Magazine article Musical Opinion

Cosi Fan Tutte

Magazine article Musical Opinion

Cosi Fan Tutte

Article excerpt

Welsh National Opera

What an utterly graceless production that clashed with the sublime music and the generally strong vocal performances at the Millennium Centre.

Set in 1960s Penarth but populated with Butlins/Maplins red coat caricatures, Gladys Pugh lookalike red coats etc the concept was initially quite pleasing. But then, like an episode of Hi-De-Hi, 50 minutes was enough. I wanted to throw a Kiss Me Quick hat on the stage so they could get it over with. Not even Mozart's exquiste score, her in the hands of Daniele Rustioni, made the experience pleasurable.

When Newport's Neal Davies, as Don Alfonso, appeared in a tartan suit as Don Alfonso and the suitors put on hook-nose disguises, it was obvious relative newcomer director Benjamin Davis and his designer Max Jones had opted for a Commedia dell'arte convention, which we now know as panto and Punch and Judy. But in case we didn't get it, he then presented an actual Punch and Judy show and, like a hammer to crack a nut, adultsized versions of the Crocodile, the Policeman and even the Baby and string of sausages appeared.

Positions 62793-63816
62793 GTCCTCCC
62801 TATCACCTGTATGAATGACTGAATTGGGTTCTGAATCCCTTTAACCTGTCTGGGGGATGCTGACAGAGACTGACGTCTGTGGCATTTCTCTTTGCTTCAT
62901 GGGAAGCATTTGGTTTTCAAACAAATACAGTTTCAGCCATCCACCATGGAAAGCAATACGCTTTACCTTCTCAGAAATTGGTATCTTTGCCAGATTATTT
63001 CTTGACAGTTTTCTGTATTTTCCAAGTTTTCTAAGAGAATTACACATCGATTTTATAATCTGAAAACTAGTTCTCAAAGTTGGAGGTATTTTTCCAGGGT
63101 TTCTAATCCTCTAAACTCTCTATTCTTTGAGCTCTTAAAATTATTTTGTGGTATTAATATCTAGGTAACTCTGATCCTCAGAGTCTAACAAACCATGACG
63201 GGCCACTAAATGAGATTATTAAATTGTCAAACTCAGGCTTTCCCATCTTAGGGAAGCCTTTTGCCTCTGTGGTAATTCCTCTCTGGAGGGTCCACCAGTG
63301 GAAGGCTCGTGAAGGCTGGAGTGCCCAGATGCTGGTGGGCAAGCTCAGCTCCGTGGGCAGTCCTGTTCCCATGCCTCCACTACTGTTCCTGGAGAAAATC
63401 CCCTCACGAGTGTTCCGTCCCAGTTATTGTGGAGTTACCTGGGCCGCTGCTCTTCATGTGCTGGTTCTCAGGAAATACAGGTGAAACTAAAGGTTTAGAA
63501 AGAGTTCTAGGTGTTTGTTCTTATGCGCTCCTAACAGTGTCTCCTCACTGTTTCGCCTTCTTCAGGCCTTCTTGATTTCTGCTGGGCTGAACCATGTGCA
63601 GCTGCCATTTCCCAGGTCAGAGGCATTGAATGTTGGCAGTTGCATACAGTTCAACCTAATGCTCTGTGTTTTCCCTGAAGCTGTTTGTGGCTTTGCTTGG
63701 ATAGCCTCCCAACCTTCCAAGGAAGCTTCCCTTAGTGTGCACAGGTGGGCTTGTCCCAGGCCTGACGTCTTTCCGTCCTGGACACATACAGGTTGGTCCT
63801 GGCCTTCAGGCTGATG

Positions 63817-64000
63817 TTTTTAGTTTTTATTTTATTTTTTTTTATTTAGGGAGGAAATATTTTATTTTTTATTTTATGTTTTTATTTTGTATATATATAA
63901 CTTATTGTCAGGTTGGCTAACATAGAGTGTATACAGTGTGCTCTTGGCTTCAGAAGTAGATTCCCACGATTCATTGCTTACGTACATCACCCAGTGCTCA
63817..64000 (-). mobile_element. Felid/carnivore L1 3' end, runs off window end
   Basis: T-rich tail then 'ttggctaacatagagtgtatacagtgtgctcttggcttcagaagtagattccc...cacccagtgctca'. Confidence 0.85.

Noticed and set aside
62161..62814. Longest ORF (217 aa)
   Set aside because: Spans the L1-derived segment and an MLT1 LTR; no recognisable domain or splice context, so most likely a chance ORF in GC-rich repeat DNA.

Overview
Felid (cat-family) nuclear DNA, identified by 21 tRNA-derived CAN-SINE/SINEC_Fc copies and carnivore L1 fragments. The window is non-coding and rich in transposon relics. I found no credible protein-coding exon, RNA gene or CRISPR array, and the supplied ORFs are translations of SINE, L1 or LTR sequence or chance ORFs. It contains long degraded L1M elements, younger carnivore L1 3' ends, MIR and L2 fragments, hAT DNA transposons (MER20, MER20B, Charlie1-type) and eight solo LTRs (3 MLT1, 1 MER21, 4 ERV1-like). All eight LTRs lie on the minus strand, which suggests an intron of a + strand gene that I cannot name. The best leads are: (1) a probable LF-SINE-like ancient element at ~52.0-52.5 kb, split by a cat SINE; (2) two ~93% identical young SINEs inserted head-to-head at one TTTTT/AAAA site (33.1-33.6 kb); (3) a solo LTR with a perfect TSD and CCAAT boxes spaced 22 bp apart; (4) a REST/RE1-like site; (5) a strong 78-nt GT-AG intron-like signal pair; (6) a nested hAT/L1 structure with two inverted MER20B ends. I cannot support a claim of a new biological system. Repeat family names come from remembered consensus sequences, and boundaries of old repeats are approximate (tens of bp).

Updating to post 1966 (when Butlins Barry Island opened) made little real sense anyway. The idea that Fiordiligi and Dorabella are virtuous young ladies, who have to be seduced, falls flat seeing they are planning a weekend of seaside frolics with their boyfriends at Botticelli's Gelateria. The comic high point, the maid Despina, sung by Claire Ormshaw, in disguise using a magnet to cure Guglielmo and Ferrando proved as dull as a Bullins talent show. …

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